I'll always hate the Atlanta Braves....but I am an admirer of what they've been able to do over the past 15 years.
In the last 14 seasons that ended when they were supposed to [read: except in 1994 which, apparantly, MLB has decided to just leave out there incomplete like an abandoned novel], the Atlanta Braves not only went to the playoffs, but were division champions. They were NL West champs in 1991-1993 and NL East champs from 1995-2005. In that time frame, the only team that finished ahead of them in the standings isn't even around anymore [the Montreal Expos in 1994]....four expansion teams have been added....two new divisions formed....and 19 new stadiums have been added.
The last season that ended without the Braves in the postseason , the USSR was still around, George H. W. Bush was the President, Buster Douglas knocked out Mike Tyson, Michael Jordan hadn't won an NBA title yet, Nelson Mandela was released from prison, there was still an East and West Germany, Iraq invaded Kuwait which introduced most of us to Saddam Hussein, Barry Bonds was skinny in Pittsburgh, Jon-Benet Ramsey was born and most of the players in the NBA and NFL hadn't set foot on the pro stage yet.
Oh, and the Braves were regarded one of the worst teams in baseball.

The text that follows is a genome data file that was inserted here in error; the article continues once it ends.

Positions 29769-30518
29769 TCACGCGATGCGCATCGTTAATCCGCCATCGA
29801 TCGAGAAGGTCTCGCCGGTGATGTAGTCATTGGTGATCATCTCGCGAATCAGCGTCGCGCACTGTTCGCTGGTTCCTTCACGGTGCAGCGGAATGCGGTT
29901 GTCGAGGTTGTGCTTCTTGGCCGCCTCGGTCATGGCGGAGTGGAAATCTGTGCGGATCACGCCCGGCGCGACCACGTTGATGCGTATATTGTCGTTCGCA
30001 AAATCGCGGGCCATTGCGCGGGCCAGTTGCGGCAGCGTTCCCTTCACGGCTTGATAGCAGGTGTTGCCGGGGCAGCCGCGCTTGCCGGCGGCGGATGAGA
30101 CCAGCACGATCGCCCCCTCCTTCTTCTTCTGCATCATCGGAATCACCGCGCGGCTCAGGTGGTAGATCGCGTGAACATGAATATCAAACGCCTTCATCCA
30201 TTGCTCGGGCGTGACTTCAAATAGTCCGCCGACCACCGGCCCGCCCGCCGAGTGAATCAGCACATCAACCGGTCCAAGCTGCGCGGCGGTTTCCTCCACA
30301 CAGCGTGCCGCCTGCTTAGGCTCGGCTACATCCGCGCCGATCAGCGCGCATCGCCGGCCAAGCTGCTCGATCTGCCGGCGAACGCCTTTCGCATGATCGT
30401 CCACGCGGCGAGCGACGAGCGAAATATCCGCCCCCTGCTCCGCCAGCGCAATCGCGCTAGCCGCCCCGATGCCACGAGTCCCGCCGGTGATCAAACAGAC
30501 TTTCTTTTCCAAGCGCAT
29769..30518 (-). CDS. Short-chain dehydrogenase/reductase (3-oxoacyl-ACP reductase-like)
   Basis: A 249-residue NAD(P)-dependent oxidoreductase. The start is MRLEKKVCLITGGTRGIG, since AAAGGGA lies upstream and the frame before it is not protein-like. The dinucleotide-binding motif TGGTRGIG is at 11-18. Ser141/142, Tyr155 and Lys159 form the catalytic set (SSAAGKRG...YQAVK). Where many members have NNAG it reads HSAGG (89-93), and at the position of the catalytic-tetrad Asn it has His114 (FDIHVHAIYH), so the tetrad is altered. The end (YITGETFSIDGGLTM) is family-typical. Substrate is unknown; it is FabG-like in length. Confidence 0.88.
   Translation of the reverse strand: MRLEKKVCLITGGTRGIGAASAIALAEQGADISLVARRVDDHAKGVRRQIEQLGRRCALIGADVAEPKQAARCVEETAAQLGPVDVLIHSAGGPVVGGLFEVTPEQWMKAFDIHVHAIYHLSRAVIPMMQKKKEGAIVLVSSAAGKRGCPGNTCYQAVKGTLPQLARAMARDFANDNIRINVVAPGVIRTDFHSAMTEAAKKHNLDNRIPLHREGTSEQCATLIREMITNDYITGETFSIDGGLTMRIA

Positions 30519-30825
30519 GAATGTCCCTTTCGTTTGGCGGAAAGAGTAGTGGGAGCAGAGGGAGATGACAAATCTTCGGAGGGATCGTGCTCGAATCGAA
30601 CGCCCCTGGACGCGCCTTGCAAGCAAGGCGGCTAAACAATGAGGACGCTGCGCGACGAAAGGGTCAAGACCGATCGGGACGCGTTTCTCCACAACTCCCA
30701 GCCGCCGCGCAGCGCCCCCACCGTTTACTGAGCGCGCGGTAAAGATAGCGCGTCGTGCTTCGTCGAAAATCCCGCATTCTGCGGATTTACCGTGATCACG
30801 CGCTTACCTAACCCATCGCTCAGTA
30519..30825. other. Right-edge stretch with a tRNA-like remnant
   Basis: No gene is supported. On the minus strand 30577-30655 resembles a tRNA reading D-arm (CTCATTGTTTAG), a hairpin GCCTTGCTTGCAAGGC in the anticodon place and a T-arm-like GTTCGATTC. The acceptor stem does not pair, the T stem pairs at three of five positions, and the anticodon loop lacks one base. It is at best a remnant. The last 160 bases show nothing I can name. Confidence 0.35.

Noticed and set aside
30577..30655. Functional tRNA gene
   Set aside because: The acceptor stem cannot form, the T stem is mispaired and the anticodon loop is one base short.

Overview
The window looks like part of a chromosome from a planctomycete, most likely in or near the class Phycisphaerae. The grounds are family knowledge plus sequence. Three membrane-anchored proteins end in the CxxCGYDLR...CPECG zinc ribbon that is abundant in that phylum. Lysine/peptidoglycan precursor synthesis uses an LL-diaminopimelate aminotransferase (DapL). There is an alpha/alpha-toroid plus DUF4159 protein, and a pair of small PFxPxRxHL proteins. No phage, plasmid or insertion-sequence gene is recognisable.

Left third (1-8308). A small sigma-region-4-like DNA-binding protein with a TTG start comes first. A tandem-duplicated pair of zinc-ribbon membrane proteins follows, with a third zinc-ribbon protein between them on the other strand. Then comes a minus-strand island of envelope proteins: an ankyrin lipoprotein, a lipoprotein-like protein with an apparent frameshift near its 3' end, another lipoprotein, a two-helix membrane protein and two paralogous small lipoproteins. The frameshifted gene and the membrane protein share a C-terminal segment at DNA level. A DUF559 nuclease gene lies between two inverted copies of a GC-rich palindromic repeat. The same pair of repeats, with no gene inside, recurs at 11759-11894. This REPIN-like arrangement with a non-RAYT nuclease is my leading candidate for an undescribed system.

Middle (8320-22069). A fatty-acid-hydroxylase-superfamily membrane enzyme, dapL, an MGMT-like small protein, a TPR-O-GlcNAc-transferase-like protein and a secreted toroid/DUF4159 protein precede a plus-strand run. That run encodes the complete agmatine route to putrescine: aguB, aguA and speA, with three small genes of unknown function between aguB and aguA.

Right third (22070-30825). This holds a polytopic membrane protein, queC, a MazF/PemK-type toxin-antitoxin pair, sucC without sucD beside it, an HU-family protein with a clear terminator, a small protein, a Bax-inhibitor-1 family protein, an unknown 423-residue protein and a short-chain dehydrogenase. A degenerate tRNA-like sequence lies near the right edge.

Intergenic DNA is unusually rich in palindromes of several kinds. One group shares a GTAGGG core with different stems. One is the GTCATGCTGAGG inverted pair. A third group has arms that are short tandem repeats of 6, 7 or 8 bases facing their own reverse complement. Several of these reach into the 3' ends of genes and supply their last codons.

That makes their rise all the more remarkable. Their ability to develop their prospects coupled with an ability to chose the right free agents and great coaching have put them in this position. An amazing run that began with Terry Pendleton winning the MVP and a guy named Mark Lemke establishing a playoff rep.
Yes, I'll be right there in line with people who criticize Atlanta for only bringing one World Series title home with them during this time frame...but the fact that they were such a playoff fixture is amazing. Don't forget, it wasn't like they had stiffs in their division. Florida won two World Series while finishing as runner up to the Braves....and the Mets went to one as a Wildcard as well. Plus, the Braves held off the 100+ win Giants in 1993 to win thedivision. The division they were playing in sent a representative to the World Series in 8 of those 14 seasons.